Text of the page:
Blogger: Rachel Zurakowski
Location: Books & Such Main Office, Santa Rosa, Calif.
Agents may dole out hundreds (or thousands) of rejections each year, but we experience rejection from the other side too. Each day we receive rejections from publishing houses for authors’ projects we’ve submitted with hopeful hearts. When I receive one of these rejections, I feel it. I’m disappointed and find it hard to tell my clients that a publishing house has turned us down. While these books aren’t really my projects being rejected (I didn’t write them), they’re still my babies in a way. I want to see those books in print. I love them, and I want to share them with other readers.
Agents also experience rejection when we’re negotiating contracts. Sometimes we present a change to the contracts department at a publishing house and we believe the change is mutually beneficial to the author and the publisher, but the contracts negotiator is immovable for one reason or another. When this happens, it’s frustrating and disappointing because we are unable to get what we want for our clients.
We’re also faced with rejection when we work on obtaining the best titles and cover art for our clients’ books. Most of the time covers and titles are presented to us and they are fabulous, but sometimes we would like to see them tweaked in one way or another. This isn’t usually a problem, and the changes are made, but once in a while the sales people (or some other in-house source) demand that a certain title or cover be used. Though we’re pretty sure that another design or title would have a broader appeal, we’re unable to convince the publishing house to make the change. This is disappointing, but it’s also a lesson in trust. We move forward, hoping that the publisher is right and that the final title and cover sell more books.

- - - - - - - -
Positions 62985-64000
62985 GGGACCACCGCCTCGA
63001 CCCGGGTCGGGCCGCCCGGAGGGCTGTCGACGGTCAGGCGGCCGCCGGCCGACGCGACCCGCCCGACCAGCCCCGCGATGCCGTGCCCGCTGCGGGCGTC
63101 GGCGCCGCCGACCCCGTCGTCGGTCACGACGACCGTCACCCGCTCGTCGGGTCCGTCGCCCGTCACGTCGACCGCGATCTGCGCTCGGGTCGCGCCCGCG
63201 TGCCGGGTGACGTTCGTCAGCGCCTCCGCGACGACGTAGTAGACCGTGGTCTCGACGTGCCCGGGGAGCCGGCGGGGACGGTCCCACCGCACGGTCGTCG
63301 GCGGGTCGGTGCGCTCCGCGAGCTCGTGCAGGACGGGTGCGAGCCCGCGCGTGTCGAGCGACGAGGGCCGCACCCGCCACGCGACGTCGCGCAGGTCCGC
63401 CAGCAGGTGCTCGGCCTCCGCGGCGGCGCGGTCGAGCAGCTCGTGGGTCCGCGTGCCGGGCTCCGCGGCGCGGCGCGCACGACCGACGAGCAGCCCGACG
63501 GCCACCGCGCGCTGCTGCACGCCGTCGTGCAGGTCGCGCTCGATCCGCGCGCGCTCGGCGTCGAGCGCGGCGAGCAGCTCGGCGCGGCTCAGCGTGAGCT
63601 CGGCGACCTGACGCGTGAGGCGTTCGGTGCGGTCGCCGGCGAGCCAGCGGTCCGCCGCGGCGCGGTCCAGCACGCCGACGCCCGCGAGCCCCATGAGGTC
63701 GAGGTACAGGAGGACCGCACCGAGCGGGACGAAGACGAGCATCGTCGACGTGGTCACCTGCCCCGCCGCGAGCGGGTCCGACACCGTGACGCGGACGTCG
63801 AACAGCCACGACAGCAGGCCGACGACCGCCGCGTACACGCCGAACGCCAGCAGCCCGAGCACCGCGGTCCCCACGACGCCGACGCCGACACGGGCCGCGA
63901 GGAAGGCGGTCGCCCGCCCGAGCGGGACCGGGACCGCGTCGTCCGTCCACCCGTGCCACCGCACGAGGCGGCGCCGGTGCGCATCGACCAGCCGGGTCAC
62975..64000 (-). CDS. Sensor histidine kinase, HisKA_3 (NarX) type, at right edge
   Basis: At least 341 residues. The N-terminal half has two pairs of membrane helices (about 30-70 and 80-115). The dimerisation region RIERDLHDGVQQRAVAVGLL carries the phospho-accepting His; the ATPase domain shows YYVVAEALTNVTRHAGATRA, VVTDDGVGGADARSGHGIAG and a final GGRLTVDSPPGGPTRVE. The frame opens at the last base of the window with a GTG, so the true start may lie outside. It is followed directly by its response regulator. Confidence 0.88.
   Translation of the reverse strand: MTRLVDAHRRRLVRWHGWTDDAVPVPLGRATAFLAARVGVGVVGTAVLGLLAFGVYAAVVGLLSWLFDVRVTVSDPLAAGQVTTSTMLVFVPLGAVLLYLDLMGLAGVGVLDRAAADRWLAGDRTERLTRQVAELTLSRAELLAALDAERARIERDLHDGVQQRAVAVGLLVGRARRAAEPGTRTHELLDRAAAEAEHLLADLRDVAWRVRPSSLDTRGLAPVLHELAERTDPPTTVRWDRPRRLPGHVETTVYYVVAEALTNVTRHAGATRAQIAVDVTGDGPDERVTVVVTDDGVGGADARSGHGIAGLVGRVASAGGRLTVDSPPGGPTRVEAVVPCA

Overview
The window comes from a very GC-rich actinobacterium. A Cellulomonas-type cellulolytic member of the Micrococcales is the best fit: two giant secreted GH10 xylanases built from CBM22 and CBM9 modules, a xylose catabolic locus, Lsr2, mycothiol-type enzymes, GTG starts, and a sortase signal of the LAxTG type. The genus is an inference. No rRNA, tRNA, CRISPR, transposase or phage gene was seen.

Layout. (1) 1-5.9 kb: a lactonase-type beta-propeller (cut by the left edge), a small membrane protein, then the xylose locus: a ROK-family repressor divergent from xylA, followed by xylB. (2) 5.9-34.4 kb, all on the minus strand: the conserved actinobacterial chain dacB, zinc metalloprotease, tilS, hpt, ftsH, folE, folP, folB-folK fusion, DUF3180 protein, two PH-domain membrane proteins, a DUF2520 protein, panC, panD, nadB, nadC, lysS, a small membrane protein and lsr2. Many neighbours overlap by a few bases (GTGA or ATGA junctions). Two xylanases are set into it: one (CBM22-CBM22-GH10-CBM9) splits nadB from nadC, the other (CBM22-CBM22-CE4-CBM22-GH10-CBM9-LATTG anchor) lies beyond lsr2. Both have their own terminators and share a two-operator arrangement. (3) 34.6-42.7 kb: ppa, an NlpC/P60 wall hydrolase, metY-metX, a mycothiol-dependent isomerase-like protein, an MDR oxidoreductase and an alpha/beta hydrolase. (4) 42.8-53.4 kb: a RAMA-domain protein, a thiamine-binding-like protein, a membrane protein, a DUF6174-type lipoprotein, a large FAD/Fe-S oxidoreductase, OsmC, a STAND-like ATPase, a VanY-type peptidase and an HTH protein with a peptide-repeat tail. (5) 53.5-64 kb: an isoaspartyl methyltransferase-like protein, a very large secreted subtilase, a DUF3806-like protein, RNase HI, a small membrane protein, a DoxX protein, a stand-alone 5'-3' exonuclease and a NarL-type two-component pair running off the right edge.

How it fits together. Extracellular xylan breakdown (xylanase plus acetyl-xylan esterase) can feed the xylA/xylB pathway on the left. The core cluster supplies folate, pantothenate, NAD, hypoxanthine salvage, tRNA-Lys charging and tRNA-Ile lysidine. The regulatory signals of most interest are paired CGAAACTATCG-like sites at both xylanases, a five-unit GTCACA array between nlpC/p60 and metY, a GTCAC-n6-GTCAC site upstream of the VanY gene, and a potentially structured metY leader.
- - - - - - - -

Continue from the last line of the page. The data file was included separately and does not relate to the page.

So next time you receive a rejection letter from an agent, remember that we understand the feelings that you are experiencing. And remember that, while it’s hard to take rejection, past rejections make the excitement of success even greater.
Now that we’ve talked about rejection all week, I think it’s time for a laugh. Check out this video on YouTube. It shows us how easy and fun publishing SHOULD be.
Nice post. It is important for us to remember that everyone deals with rejection at one point or another, no matter where they are in the process. I’m not surprised at all however, at agents getting excited about certain books and taking their success personally. We’re all in a facet of this industry for a reason, and I’d be upset as a writer if you DIDN’T feel at least some personal attachment to some works that come across your desk.
ROTFL! I’d seen that video before. It’s hysterical. I should save that for my “Friday Funnies” some time.
Great post. I can see how an agent would be affected by the novel being rejected, because you wouldn’t have agreed to represent the author and his/her project if you didn’t love it. Thanks for that viewpoint.
Rejection hurts, but doesn’t have to be fatal. Thanks for pointing out that agents feel the loss too.
Thank you for this post! I needed that encouragement.
Too funny! That video reminds me of the one Lara Zelin (sp?) did as a promo for her new book ‘Donut Days’. If you haven’t seen it, it’s worth a google!
Thanks so much for the smile after a topic we all needed to hear. : ) True, publishing doesn’t always go the way that video shows, but you know, I do believe in a way, it can be similar to that. While it has much more ups and downs, sometimes you just have to hang onto that sort of naive excitement over your book, to make other people really enjoy it as well.
I hadn’t really thought about the agent’s side of rejection. Thank you for sharing! I love how you point out that past rejections make success that much more exciting. 🙂
The editor looks freakishly like Andy Meisenheimer if Andy were to put on some weight, that is.
Oh my GOODNESS. That does look like me. Even the dancing, sad to say.